Ipsos Hispanic Research: It’s no longer about whether Hispanics are online…
February 11th, 2009
Posted by Jose Villa
Last week Ipsos, a leading survey-based market research company, released the results of a survey they completed looking into U.S. Hispanic Internet penetration and behavior.
According to Ipsos, 63% of Hispanics living in the U.S. have access to the Internet. A couple of interesting notes on that statistic:
– This includes all Hispanics, not just Spanish dominant, English dominant or bilingual subgroups
– The survey was performed using phone interviews, removing the bias toward connected Hispanics in other research formats (including panels)
– The survey asked if they accessed the internet at least once a month, so the total having some Internet access is probably higher
There was also an interesting break-out by age:
o 71% of 18-34 year old Hispanics went online at least once a month
o 63% of 34-54 year old Hispanics went online at least once a month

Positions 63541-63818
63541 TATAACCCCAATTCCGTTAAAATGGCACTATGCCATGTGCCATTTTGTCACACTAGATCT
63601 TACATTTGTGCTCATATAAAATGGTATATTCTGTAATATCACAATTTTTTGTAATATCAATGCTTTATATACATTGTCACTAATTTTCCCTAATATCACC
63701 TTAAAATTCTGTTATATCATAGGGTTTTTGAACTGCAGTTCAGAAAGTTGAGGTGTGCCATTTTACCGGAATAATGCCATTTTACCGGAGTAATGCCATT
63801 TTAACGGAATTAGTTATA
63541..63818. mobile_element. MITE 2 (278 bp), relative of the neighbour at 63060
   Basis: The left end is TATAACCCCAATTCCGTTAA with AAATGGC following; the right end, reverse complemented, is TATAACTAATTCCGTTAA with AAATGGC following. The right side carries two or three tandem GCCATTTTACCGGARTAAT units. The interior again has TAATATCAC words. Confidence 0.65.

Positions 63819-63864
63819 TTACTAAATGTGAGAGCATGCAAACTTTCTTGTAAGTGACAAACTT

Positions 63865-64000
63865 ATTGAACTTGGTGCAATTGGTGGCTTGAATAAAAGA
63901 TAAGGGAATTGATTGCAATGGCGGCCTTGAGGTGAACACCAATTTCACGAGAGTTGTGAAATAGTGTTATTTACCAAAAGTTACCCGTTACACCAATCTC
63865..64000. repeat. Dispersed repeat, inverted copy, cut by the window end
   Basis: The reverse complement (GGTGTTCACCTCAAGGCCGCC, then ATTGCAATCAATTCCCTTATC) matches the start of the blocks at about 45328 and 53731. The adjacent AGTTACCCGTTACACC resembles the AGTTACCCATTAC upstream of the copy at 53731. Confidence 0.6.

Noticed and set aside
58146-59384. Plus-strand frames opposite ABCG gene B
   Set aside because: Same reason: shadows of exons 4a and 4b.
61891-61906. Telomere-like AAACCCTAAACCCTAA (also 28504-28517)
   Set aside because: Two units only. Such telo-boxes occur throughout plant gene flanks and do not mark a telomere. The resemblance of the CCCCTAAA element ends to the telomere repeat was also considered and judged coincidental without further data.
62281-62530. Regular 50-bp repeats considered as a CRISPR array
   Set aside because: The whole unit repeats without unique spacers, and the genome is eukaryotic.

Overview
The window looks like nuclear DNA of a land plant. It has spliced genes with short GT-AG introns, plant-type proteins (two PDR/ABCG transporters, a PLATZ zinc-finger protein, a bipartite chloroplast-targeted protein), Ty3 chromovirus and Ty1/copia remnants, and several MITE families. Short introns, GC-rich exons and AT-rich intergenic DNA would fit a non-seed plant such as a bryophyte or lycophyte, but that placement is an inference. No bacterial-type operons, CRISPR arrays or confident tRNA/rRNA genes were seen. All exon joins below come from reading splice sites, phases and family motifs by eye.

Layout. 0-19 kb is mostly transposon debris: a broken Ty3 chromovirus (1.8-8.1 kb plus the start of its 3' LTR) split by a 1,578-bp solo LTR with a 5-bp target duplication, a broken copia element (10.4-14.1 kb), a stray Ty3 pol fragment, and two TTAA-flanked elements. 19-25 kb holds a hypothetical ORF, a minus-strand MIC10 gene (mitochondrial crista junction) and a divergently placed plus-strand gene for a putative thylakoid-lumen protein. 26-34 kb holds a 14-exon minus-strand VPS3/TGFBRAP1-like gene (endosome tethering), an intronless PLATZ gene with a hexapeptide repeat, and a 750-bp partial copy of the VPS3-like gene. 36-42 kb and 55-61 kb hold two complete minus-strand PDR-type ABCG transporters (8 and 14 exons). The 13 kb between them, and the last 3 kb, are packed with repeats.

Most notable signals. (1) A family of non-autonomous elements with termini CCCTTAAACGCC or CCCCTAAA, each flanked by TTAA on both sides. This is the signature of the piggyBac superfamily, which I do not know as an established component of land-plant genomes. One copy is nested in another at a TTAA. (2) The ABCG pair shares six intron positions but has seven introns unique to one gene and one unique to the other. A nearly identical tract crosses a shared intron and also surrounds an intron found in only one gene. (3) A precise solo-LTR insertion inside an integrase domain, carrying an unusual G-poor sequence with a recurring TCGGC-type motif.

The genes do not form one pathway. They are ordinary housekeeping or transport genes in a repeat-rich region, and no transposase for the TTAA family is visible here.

o 42% of 55+ Hispanics old Hispanics went online at least once a month (I didnâ€™t expect that number to be so high)
Even when only looking at Hispanics that preferred Internet usage in Spanish, 49% had access to the Internet.
Another interesting data point released was that 40% of those U.S. Hispanics that go online at least once a month maintain social network profiles. Although the question used to generate this statistic referenced MySpace, Facebook and MiGente, it did not provide texture on what social networks Hispanics use. I would assume that Facebook is the most popular, followed by MySpace and then 2nd networks like MiGente and Hi5. It was also interesting to note that men were heavier social network users than women (44% to 36%, respectively).
So what is the story here? Per Ipsos, the notion that most Hispanics or even a significant percentage of Hispanics do not have access to the Internet is no longer the case.
Most importantly, the data in this report shows that Hispanic internet access slices across all demographic groups, whether itâ€™s age, language preference, income or gender.
What’s the implication for marketers?
The question is no longer whether a particular Hispanic segment has access to the Internet, but how many and what their behavior.
Hopefully this data will move the discussion away from whether the Internet is a relevant medium to reach any particular Hispanic group, and instead to a more thoughtful discussion about how to best reach them online.
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